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The Surrey Chrysanthemum and Dahlia Society Show at Abinger Hammer

PUBLISHED: 09:30 21 December 2010 | UPDATED: 18:17 20 February 2013

The Surrey Chrysanthemum and Dahlia Society Show at Abinger Hammer

The Surrey Chrysanthemum and Dahlia Society Show at Abinger Hammer

With the splendid blooms of chrysanthemums being showcased at a special display in Abinger Hammer this month, it seemed an opportune moment to meet local exhibition grower Peter Webster who specialises in these stunning flowers

Originally published in Surrey Life magazine November 2010


With the splendid blooms of chrysanthemums being showcased at a special display in Abinger Hammerevery November, it seemed an opportune moment to meet local exhibition grower Peter Webster who specialises in these stunning flowers



Growing prize-winning chrysanthemums has been a part of Reigate resident Peter Websters life for many years. Although he joined the National Chrysanthemum Society and the Surrey Chrysanthemum and Dahlia Society in 1975, his experience goes back even further, to his youth in the north of England.


Everyone had an allotment and greenhouse, and theyd grow tomatoes followed by chrysanthemums, says Peter. It seemed the usual thing and I thought I should do it to earn some pocket money a decorative bunch of chrysanths made half-a-crown.


Then it turned out that every town had competitions, so it just seemed a natural progression to grow for showing, and I like that you can put a bit of your own character into chrysanthemums.


Show-time
The challenge of growing the flowers for shows entails a bit more work than for the general home-grown varieties. Not only do they need to be as perfect as possible, they have to stand out on the judging bench in their different categories, too. Judges can identify, often from the colour, form, size or staging, who has grown particular blooms, adds Peter.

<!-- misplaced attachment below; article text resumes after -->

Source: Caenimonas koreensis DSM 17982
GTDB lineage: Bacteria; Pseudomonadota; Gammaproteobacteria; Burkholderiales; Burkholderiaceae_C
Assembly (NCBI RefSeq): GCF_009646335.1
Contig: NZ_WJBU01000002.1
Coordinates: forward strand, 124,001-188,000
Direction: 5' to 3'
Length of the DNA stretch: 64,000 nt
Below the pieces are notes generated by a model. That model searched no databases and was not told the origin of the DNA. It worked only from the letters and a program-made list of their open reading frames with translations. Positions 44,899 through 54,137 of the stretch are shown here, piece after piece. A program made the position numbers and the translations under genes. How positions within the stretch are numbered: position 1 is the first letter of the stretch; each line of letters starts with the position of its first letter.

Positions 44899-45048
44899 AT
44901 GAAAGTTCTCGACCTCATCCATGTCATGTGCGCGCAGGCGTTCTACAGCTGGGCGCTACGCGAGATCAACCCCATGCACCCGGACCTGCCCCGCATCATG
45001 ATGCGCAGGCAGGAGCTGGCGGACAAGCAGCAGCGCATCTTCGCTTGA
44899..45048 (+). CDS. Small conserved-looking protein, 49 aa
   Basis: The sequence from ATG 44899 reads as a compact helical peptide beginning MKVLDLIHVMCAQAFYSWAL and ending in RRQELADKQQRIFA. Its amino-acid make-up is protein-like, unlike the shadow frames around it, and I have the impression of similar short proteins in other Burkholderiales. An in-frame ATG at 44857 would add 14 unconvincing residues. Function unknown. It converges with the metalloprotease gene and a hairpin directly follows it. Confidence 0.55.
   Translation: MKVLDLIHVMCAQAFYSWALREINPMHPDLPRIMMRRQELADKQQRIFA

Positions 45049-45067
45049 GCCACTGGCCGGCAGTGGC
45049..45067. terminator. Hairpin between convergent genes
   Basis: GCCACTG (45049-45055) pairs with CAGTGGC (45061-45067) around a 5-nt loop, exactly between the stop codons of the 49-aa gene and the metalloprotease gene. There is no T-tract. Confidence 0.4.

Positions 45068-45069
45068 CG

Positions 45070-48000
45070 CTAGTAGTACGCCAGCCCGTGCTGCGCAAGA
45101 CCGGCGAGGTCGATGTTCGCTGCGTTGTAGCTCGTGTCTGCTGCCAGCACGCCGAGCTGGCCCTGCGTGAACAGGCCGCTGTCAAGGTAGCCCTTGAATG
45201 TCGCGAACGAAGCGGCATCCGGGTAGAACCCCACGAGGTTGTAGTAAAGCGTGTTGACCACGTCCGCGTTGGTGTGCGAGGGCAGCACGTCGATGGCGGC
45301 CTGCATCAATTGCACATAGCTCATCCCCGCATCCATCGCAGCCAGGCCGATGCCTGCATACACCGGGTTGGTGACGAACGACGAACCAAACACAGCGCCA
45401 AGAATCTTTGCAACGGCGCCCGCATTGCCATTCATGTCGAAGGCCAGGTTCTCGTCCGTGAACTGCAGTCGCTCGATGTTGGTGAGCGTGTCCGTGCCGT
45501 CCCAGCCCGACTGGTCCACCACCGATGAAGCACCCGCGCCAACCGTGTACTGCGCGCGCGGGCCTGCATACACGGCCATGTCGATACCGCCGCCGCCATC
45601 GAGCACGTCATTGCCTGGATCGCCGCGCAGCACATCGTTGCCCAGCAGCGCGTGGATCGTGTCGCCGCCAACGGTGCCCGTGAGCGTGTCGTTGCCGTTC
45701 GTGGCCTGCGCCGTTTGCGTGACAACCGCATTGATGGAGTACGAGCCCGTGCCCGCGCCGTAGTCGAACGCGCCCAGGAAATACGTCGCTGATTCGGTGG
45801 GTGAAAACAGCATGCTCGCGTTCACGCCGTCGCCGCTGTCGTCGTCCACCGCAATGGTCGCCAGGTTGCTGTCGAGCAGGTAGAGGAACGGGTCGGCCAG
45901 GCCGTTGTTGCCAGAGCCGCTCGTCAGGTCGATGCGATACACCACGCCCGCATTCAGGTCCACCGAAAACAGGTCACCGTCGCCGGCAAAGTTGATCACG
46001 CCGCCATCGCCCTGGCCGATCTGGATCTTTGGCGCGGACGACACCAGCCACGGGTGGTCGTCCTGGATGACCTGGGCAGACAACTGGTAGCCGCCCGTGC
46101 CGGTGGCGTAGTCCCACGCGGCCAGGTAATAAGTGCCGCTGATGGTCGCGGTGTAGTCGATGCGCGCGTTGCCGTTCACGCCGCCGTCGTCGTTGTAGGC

If you would like to try growing some special show chrysanthemums, Peter offers some useful advice from his years of exhibiting. The trick, he says, is getting the growing conditions just right by adjusting the indoor and outdoor arrangements to cope with the vagaries of the weather.


Handy hints
I take cuttings in January and put them outside in the cold frame from April, he explains. Then, in May or June, I place the pots on the standing ground. As the buds split from around September, I progressively bring the pots back into the greenhouse to flower.


When they finish flowering, I mark the best ones to propagate from, with second and third choices as back-up, spray them with insecticides and fungicides, and leave them without water in the cold frames. In December, I give them a bit of heat in readiness for the cuttings.


Later this month, there is an opportunity to discover the beauty of late season chrysanthemums by visiting the Surrey Chrysanthemum and Dahlia Society Show at Abinger Hammer, and who knows, you too may fall under their spell.


You could need up to 20 pots to ensure good blooms of one variety, though! adds Peter. It is still a case of trial and error, selecting the ones that succeed, to ensure the very best blooms possible.



NEED TO KNOW:
The Surrey Chrysanthemum and Dahlia Society Show isheld at Abinger Hammer Village Hall at Abinger Hammer, near Dorking, in November. To find out more about growing chrysanthemums for exhibition, visit
www.nationalchrysanthemumsociety.org.uk


Growing tips for garden chrysanthemums



  • Plant in spring after the last frosts

  • Full sun is best

  • They like light, fertile soil

  • Need good drainage

  • Feed regularly until buds set

  • Pinch out inferior buds to help achieve large blooms

  • Take cuttings from February to May

  • Divide every three to five years

  • Cut back and mulch to protect through the winter months


Did you know?



  • Chrysanthemums are the birth flower for November

  • They belong to the Asteraceae family, one of the largest families of flowering plants with around 20,000 species

  • In China, the leaves are used in cooking, while in Asia chrysanthemum tea is enjoyed and believed to be relaxing as well as medicinal

  • Modern varieties are more showy than their wild relatives and are divided into garden or exhibition varieties

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